MONTCLAIR, NJ - Students from Montclair High School will host a public panel discussion on December 14 on the Criminal Justice System. 

Organizers have stated that a conversation focused on mass-incarceration, police brutality, the role of private prison’s within our punitive system, and the role that class, race, and education play in incarceration. The discussion will touch on the content of the Ava DuVernay documentary, 13th, which is available for viewing on Netflix.  

The panel will take place at 7 PM on December 14th at 141 Park Street, in the George Innis Atrium of Montclair High School’s George Innis Annex. The event is open to the public.

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The Civics and Government Institute of Montclair High School is a small learning community which emphasizes the study of civic participation, government, and social issues on a national and global level.  Students within the Civics and Government Institute (CGI), participate in mock government, debate, bill writing, elections, and projects to enhance the Montclair community, all of which are directed by students. 

The 2016-2017 school year is the 20th anniversary of CGI.  To commemorate 20 years of dedication to civic engagement, students of the institute has initiated an advocacy campaign on Criminal Justice Reform.  The campaign will commence with a panel on the Criminal Justice System, specifically with a conversation on mass-incarceration, police brutality, the role of private prison’s within our punitive system, and the role that class, race, and education play in incarceration. The discussion will touch on the content of the Ava DuVernay documentary, 13th, which is available for viewing on Netflix.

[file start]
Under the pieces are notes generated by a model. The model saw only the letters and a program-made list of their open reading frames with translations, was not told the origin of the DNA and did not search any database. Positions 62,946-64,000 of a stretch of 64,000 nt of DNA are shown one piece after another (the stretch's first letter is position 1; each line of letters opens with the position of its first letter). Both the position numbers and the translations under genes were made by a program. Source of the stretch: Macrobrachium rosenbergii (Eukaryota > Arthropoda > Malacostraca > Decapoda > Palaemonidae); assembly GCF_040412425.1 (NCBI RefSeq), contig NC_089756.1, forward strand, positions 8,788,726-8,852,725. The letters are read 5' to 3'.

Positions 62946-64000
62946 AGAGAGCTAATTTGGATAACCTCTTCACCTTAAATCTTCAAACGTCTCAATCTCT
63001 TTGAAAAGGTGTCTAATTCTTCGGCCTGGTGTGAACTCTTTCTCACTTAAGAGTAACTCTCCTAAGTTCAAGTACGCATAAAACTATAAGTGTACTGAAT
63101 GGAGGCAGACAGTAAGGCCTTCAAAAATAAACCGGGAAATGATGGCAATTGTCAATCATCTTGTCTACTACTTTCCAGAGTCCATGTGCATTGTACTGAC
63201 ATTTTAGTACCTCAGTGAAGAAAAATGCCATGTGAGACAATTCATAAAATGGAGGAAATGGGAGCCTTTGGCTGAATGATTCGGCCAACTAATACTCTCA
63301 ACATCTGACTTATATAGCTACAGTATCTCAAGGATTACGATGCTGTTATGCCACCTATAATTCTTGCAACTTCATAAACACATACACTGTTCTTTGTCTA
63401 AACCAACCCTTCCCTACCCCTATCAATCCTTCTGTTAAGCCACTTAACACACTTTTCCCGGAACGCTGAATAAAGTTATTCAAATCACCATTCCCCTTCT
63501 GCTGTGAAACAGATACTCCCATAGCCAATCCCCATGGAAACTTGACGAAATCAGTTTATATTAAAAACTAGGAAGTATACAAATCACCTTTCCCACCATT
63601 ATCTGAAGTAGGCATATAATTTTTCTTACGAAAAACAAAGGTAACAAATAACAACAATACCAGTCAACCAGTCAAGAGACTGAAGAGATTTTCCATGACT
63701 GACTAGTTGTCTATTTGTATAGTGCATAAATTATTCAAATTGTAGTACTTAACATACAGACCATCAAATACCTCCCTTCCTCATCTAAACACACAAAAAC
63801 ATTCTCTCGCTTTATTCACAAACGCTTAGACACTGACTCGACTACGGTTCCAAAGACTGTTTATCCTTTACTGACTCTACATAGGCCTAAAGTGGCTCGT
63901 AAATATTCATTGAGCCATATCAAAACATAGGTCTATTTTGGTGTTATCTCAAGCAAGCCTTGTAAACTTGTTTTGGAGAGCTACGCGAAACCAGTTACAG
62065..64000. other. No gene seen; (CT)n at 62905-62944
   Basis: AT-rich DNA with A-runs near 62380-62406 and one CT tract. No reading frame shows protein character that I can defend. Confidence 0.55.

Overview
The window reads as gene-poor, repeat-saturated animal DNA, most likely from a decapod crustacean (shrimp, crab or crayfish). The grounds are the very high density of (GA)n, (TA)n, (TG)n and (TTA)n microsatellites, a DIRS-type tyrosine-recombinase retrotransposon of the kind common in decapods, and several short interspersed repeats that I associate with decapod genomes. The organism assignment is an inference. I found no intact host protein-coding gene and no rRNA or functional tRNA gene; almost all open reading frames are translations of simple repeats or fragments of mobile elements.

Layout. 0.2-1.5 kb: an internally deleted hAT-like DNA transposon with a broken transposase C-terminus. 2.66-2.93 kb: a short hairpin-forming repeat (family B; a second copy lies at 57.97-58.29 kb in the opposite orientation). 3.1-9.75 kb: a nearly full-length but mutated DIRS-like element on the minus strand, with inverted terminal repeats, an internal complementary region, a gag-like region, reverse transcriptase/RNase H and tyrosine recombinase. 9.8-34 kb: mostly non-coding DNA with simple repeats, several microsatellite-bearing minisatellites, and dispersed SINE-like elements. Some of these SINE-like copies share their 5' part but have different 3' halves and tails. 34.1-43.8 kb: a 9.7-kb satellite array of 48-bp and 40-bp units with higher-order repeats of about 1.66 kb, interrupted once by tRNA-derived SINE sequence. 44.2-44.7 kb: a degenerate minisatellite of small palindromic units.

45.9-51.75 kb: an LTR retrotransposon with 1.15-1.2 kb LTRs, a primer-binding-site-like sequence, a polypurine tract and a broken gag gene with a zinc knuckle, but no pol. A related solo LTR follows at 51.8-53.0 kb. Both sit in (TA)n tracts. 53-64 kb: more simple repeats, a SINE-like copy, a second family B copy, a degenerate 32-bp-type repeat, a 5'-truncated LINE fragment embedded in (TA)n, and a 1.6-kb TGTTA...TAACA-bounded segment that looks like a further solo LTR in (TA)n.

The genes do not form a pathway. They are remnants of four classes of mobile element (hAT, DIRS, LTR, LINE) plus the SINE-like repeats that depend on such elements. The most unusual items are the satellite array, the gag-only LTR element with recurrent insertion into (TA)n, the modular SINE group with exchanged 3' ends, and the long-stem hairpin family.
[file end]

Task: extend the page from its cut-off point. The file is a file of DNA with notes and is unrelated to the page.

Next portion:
The panel will be student moderated, and will open up for questions towards the end of the event. 

Speakers will include Nick Turner, the president of the Vera Institute of Justice, and Marc Mauer, Executive Director of the Sentencing Project.  Both appear in the documentary, 13th.  On the panel as well are Deputy Chief Wilhelm B. Young of the Montclair Police Department and Portia Allen-Kyle, the Pratt Criminal Justice Transparency Fellow at the ACLU-New Jersey.